Russian opera singer Yevgeny Nikitin said Saturday he had pulled out of the lead role in a new production of "The Flying Dutchman" at the Bayreuth Festival amid a row over a swastika tattoo.
A festival spokesman said bass-baritone Nikitin, who was to have made his debut at the festival opening Wednesday, had informed the management on Saturday after a television programme highlighted the tattoo on his chest.
German news agency DPA quoted Nikitin as saying, "I did not realise how much irritation and injury such signs and symbols could cause, particularly at the Bayreuth Festival."
German state television ZDF's cultural show "Aspekte" on Friday evening had drawn attention to the tattoo of the Nazi symbol, with another tattoo overlaid.
"I had these tattoos done when I was young," Nikitin, a former musician in a rock band, said. "It was one of the great mistakes of my life and I wish I had never done it."
The Bayreuth Festival, devoted to the works of composer Richard Wagner, attracts thousands of fans every year but is overshadowed by its links to Nazism, with dictator Adolf Hitler a regular visitor to great acclaim.
Nikitin's withdrawal means the festival management has only three days to find a replacement for the role of the captain of a ship doomed to sail the seas for ever until he finds love.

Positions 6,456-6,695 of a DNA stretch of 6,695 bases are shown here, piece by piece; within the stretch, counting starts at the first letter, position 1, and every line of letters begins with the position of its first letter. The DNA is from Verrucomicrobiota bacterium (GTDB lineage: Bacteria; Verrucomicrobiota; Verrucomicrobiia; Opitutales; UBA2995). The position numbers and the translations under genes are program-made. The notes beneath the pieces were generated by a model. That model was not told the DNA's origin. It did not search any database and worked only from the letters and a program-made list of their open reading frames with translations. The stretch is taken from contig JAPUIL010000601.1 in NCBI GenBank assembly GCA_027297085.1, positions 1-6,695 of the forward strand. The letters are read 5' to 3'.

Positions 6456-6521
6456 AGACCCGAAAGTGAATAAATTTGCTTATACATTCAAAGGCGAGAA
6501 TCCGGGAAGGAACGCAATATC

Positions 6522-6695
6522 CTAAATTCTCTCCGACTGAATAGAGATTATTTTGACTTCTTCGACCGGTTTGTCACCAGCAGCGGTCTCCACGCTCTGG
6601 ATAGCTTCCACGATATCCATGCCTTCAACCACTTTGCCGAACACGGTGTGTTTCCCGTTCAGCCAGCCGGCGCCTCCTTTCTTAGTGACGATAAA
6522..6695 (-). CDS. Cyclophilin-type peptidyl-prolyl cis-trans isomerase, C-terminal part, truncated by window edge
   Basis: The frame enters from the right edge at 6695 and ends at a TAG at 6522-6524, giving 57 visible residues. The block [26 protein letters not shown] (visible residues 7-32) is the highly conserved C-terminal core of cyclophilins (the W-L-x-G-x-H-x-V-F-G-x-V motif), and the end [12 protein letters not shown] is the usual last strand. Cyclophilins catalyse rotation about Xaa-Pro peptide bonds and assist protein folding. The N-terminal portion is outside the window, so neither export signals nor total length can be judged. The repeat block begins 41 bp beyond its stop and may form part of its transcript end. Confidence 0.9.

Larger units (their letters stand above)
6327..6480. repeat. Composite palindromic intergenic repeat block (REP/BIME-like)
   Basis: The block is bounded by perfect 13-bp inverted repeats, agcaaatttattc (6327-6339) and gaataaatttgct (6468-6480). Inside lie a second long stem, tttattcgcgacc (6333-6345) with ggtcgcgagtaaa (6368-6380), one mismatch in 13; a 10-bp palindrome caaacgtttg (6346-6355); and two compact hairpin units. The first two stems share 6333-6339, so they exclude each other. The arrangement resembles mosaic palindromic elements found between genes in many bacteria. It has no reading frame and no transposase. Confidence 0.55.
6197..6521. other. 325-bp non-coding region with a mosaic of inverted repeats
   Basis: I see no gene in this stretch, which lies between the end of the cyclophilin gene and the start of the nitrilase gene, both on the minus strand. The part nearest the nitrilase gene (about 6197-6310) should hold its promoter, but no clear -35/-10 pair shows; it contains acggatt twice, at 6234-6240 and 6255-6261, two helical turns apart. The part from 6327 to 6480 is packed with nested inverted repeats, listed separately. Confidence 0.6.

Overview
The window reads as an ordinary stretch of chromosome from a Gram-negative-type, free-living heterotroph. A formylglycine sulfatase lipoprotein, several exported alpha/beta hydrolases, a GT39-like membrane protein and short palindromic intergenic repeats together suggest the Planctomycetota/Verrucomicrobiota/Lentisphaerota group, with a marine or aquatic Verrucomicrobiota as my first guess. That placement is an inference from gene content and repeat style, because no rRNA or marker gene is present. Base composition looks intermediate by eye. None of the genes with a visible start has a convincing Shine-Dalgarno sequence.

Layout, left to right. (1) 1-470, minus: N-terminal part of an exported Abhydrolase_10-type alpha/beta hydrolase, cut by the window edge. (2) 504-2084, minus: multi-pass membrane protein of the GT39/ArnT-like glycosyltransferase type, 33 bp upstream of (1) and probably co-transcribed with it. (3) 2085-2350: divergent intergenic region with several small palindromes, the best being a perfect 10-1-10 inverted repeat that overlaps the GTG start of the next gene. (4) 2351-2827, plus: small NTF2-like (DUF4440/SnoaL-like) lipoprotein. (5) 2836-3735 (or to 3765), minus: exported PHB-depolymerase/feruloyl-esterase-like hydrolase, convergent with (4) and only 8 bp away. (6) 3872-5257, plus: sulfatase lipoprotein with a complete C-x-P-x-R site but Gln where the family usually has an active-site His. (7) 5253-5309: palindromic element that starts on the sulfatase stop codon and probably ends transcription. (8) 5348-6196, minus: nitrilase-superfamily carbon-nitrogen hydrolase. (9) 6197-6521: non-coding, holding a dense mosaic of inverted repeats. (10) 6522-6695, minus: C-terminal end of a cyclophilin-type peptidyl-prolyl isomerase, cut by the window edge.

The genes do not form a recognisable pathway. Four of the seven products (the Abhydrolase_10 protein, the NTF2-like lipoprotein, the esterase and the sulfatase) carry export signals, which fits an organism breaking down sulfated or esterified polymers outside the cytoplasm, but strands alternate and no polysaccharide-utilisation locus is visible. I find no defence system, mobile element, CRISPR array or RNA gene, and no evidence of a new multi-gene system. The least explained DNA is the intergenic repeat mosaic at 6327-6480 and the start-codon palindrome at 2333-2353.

The brand-new production of "The Flying Dutchman", Wagner's first mature opera, by young German theatre director Jan Philipp Gloger, is to premier on the glitzy opening night.
It is this year's only new offering and will feature German star conductor Christian Thielemann, widely seen as Bayreuth's unspoken general music director, in the pit.
© 2012 AFP
HSBC Expat announces the opening of its sixth annual Expat Explorer Survey and encourages expats from across the globe to share their experiences of living and working abroad.
Meet the most eligible internationals in Germany at Expatica Date!
Join Expatica's online community to reach out for expats just like you!
What you need to know about German schools and daycare.
Want to move to Germany but haven’t figured out the details? Check out Expatica’s overview of the German permit system.
In part one of our two part series, we cover the driving culture in Berlin, where to park and buy gas and, most importantly, the laws.
Our comprehensive guide includes information on how to find work, recruitment agencies, employment contracts and labour law.